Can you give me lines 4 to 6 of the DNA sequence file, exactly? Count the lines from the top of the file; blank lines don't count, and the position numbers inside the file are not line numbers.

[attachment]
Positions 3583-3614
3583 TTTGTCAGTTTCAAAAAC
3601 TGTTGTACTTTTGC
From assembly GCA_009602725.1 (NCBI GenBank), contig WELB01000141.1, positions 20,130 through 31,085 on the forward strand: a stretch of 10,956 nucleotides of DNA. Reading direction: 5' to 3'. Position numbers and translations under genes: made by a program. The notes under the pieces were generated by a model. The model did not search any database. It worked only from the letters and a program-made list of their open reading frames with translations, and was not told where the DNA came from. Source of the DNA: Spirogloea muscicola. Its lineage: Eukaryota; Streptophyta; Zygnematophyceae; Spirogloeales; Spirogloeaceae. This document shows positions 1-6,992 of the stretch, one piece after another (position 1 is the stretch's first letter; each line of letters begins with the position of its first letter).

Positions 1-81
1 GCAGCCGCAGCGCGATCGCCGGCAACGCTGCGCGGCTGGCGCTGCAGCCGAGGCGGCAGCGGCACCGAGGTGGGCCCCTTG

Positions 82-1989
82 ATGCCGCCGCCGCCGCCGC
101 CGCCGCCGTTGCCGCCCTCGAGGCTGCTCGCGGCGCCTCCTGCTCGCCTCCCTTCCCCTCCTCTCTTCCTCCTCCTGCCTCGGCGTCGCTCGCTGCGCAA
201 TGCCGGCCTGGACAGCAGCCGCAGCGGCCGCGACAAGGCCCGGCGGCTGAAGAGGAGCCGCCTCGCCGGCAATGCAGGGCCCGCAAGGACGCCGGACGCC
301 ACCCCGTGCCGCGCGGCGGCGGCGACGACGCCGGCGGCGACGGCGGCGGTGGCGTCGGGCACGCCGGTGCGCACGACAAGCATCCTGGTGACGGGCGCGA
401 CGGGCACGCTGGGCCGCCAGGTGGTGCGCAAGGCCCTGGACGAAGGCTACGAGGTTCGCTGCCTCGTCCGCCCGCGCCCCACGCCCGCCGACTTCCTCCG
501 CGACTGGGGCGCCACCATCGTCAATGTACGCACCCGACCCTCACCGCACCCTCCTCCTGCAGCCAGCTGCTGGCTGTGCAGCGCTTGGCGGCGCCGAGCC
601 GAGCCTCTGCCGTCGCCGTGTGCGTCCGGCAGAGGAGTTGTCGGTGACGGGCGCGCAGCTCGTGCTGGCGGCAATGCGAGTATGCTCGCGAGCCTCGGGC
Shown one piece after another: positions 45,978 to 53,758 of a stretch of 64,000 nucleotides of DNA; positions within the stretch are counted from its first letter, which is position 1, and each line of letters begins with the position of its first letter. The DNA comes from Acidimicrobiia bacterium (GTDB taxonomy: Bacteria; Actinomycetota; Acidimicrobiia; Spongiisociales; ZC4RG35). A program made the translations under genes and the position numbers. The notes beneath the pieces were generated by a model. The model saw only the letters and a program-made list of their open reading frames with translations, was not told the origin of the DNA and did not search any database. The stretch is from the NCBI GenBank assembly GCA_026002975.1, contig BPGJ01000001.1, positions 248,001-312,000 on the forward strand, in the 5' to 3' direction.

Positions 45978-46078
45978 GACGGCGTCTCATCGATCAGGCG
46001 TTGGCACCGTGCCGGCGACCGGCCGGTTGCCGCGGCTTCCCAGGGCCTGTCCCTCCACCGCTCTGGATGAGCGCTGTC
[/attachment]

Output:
From assembly GCA_009602725.1 (NCBI GenBank), contig WELB01000141.1, positions 20,130 through 31,085 on the forward strand: a stretch of 10,956 nucleotides of DNA. Reading direction: 5' to 3'. Position numbers and translations under genes: made by a program. The notes under the pieces were generated by a model. The model did not search any database. It worked only from the letters and a program-made list of their open reading frames with translations, and was not told where the DNA came from. Source of the DNA: Spirogloea muscicola. Its lineage: Eukaryota; Streptophyta; Zygnematophyceae; Spirogloeales; Spirogloeaceae. This document shows positions 1-6,992 of the stretch, one piece after another (position 1 is the stretch's first letter; each line of letters begins with the position of its first letter).

Positions 1-81
1 GCAGCCGCAGCGCGATCGCCGGCAACGCTGCGCGGCTGGCGCTGCAGCCGAGGCGGCAGCGGCACCGAGGTGGGCCCCTTG